Choosing the Right Network Monitoring Solution

Submitted by charner on Thu, 03/17/2016 - 10:41

Throughout my career as an IT professional, I have set up, knocked down, broke, fixed, spilled blood, and cried over network monitoring systems. From an IT infrastructure standpoint, justification for an NMS is easy. You want to know what, when and where something happens in your environment, so that you can determine the "WHY" and "HOW."

This article focuses more on the basics of an NMS and not necessarily a sales pitch for a specific product. With that being said, let's start with breaking down what I'll be talking about:

- Where to start
- What to monitor
- How to monitor and alarm
- When to send alarms
- Proactive vs. Reactive
- Trending
- Reporting

Where to Start
Start by determining your needs of your organization. Where else would you start? Ask everyone who is responsible for the operations of network, server, and storage at your place of business. Once you have the list, look at your SLA's (or create them). Evaluate your necessary response time and expectations for the specific items in the "needs" list. Once you get this far, it's time to look into products, sit through demo's, watch YouTube videos, meet with sales teams, and perform your own due diligence.

What to Monitor
So you built a list on the needs for your organization. Let's use that as a guide and continue adding to it. All of the data center assets should be the priority. CPU Utilization, Disk Utilization, Memory Utilization, IOPS, Basic ICMP checking, Windows Services, Basic Ports (80, 443, 22, etc) - and these are just a start. Every environment is different and chances are, there are a variety of items that need specific monitoring.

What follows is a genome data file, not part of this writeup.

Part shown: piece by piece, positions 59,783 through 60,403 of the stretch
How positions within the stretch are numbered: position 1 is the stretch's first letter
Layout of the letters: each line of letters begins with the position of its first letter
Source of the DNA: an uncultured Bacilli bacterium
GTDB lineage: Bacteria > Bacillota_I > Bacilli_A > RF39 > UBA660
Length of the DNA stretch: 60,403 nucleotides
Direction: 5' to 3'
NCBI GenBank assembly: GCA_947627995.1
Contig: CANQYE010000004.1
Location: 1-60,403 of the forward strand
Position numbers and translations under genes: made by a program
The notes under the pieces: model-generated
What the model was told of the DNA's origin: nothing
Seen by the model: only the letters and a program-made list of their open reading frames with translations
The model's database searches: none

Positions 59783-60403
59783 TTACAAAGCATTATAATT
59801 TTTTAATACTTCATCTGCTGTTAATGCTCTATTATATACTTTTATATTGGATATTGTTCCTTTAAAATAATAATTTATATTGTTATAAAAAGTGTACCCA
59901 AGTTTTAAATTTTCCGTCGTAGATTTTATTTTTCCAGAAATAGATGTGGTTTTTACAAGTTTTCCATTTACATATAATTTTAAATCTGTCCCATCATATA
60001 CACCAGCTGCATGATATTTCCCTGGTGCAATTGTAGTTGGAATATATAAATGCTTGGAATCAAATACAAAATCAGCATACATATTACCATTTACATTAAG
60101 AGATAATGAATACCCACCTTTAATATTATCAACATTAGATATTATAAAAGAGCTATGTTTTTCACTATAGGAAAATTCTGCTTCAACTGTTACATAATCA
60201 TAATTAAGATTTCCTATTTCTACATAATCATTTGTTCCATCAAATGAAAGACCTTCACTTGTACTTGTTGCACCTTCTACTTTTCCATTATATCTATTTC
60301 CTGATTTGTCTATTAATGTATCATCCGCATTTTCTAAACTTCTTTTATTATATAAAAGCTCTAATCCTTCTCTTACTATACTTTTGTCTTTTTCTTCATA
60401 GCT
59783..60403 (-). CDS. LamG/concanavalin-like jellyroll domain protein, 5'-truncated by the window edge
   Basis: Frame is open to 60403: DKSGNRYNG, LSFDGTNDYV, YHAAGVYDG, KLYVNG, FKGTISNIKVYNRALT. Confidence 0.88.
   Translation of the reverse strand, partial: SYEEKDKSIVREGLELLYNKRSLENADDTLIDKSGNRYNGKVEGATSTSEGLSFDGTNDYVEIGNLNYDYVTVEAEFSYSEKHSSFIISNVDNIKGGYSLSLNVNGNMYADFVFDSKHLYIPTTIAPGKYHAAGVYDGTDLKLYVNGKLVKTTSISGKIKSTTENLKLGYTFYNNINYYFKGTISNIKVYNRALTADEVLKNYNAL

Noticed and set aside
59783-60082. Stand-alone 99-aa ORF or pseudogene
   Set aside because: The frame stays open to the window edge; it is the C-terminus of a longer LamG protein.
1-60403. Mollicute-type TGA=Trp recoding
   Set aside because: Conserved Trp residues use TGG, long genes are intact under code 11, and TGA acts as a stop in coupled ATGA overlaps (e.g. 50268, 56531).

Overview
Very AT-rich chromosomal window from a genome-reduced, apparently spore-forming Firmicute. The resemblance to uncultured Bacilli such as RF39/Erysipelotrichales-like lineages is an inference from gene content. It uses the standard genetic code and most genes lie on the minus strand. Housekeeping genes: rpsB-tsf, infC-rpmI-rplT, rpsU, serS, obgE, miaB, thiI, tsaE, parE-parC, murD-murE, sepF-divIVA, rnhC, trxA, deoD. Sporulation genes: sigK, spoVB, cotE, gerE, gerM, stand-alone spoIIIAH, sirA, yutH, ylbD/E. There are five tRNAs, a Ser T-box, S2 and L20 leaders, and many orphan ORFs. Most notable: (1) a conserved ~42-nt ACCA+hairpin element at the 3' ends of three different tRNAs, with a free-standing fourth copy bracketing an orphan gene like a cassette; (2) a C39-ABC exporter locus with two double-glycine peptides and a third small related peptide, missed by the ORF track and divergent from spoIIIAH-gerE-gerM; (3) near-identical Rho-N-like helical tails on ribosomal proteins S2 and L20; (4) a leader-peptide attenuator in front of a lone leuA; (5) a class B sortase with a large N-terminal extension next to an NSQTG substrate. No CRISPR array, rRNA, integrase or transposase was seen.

How to Monitor & Alarm
Now that you understand the needs of your organization and know what you're going to monitor, it's time to figure out how you're going to do this. A robust NMS will have tools built in that capture data for every monitor that is configured. Some NMS products require remote agents to be installed on devices, however most will simply rely on data to be sent to the monitoring host in some capacity. ICMP (ping), WMI & SNMP are by far the easiest methods to ensure uptime in your organization.

When to Send Alarms
So your monitors are ready and you want to be notified when something goes down or is reaching a threshold. Determine how you will receive the alarms - typically via the NMS web interface, via SMS (text message), or email. Then, determine frequency, schedules (ie SMS after hours), and make sure it works for your team and meets the expectations/SLAs.

Proactive vs. Reactive
One beauty of an NMS that should be a selling point on all solutions is to have the ability to respond to issues before they happen - or at least before end users are impacted. Configuring specific and/or multiple thresholds on devices is key to ensuring as much proactivity as possible in your environment. An example of a proactive threshold monitor would be to configure a C: drive on a Windows server at 90% utilization. Depending on the size of the drive, you should have enough time to log in and clean up items before the drive fills up and locks the server completely. Being reactive in IT is all too common, but with a robust NMS in your environment, you could potentially be as proactive as possible.

A decent NMS will have some kind of database ability that stores values of every monitor it collects. This will allow you view historical data and view how your environment is acting, ensure purge jobs are set up properly, etc.

Like trending, reporting is another bi-product of an NMS that will allow your team and/or managers to review your inventory, plan for future resources, view performance and work strategies, and many more.

Using this as a guide, you should have a successful implementation of an NMS. I purposely left specifics out of the article, but if you have any questions, please contact me. Thank you and happy monitoring!

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